His lawyers asked the U.S. Supreme Court on Friday to stop the execution until legislation could be passed to formalize case reviews ordered by the International Court of Justice.

The high court said in its ruling that that possibility was too remote to justify a stay. Justice Stephen Breyer, one of four justices who issued dissenting opinions, wrote that to permit the execution would place the United States “irremediably in violation of international law and breaks our treaty promises.”

Medellin’s supporters said either Congress or the Texas Legislature should have been given a chance to pass a law setting up procedures for new hearings. A bill to implement the international court’s ruling wasn’t introduced in Congress until last month. The Texas Legislature doesn’t meet until January.

On Monday, the 5th U.S. Circuit Court of Appeals rejected a request for a reprieve and denied his lawyers permission to file new appeals. The Texas Board of Pardons and Paroles also rejected requests for clemency and a 240-day reprieve.

“I don’t want sympathy or pity, I’d rather have your anger,” Medellin had written on an anti-death penalty Web site where prisoners seek pen pals. “Don’t feel sorry for me. I’m where I’m at because I made an adolescent choice. That’s it!”

One of Medellin’s fellow gang members, Derrick O’Brien, was executed two years ago. Another, Peter Cantu, described as the ringleader of the group, is on death row. He does not have a death date.

Two others, Efrain Perez and Raul Villarreal, had their death sentences commuted to life in prison when the Supreme Court barred executions for those who were 17 at the time of their crimes. The sixth person convicted, Medellin’s brother, Vernancio, was 14 at the time and is serving a 40-year prison term.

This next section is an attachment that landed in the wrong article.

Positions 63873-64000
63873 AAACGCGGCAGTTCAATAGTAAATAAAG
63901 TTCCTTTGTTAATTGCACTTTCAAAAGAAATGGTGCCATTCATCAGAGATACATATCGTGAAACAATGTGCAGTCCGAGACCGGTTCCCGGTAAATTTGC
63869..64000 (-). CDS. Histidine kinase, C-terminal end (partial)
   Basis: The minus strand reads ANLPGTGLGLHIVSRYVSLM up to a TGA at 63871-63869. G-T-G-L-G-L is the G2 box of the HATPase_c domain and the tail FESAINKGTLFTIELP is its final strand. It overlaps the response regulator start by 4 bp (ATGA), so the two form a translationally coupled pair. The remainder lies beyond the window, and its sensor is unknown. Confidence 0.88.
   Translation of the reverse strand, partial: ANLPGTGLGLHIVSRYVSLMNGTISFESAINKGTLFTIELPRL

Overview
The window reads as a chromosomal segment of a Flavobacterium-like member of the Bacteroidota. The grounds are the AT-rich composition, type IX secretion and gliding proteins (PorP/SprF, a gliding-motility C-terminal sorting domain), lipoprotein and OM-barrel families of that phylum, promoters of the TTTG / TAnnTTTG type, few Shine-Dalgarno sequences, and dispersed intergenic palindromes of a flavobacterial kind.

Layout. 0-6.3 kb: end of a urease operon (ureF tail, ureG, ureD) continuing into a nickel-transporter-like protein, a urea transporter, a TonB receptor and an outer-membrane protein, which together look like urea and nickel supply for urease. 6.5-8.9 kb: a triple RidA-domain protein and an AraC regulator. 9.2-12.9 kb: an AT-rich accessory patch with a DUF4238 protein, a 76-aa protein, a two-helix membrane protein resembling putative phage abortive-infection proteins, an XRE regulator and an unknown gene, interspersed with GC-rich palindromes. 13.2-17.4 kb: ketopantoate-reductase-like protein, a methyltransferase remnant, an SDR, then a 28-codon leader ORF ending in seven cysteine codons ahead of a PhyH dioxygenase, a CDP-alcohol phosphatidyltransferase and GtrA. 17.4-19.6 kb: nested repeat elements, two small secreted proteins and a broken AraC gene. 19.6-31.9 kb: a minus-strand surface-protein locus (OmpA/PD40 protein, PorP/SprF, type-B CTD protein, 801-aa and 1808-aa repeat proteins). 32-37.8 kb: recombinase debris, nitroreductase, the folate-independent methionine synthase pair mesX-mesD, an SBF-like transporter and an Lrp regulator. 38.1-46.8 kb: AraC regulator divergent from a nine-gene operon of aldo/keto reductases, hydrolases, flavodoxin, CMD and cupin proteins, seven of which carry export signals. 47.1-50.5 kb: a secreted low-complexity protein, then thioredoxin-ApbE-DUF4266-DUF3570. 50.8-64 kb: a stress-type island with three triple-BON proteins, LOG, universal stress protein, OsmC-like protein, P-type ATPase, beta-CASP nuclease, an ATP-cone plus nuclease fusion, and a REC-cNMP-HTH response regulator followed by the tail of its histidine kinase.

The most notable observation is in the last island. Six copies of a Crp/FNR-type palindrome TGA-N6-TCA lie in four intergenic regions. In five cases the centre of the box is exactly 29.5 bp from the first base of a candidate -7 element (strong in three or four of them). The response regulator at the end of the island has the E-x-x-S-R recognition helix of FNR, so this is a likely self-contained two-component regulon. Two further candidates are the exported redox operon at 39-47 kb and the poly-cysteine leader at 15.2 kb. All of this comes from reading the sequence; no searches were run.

http://www.khou.com/topstories/stories/ ... a99c4.html

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Re: Gang Members That Were State Executed

Unread post by shing » January 24th, 2009, 5:38 pm

Former gang member's appeals, requests for clemency fail
Stanley Tookie Williams was executed at San Quentin State prison early Tuesday morning.

Dec 13, 2005
SAN FRANCISCO - Convicted killer Stanley Tookie Williams, the Crips gang co-founder whose case stirred a national debate about capital punishment versus the possibility of redemption, was executed Tuesday morning.

Williams, 51, died at 12:35 a.m. after receiving a lethal injection at San Quentin State Prison, officials said. Before the execution, he was "complacent, quiet and thoughtful," Corrections Department spokeswoman Terry Thornton said.

The case became the state's highest-profile execution in decades. Hollywood stars and capital punishment foes argued that Williams' sentence should be commuted to life in prison because he had made amends by writing children's books about the dangers of gangs and violence.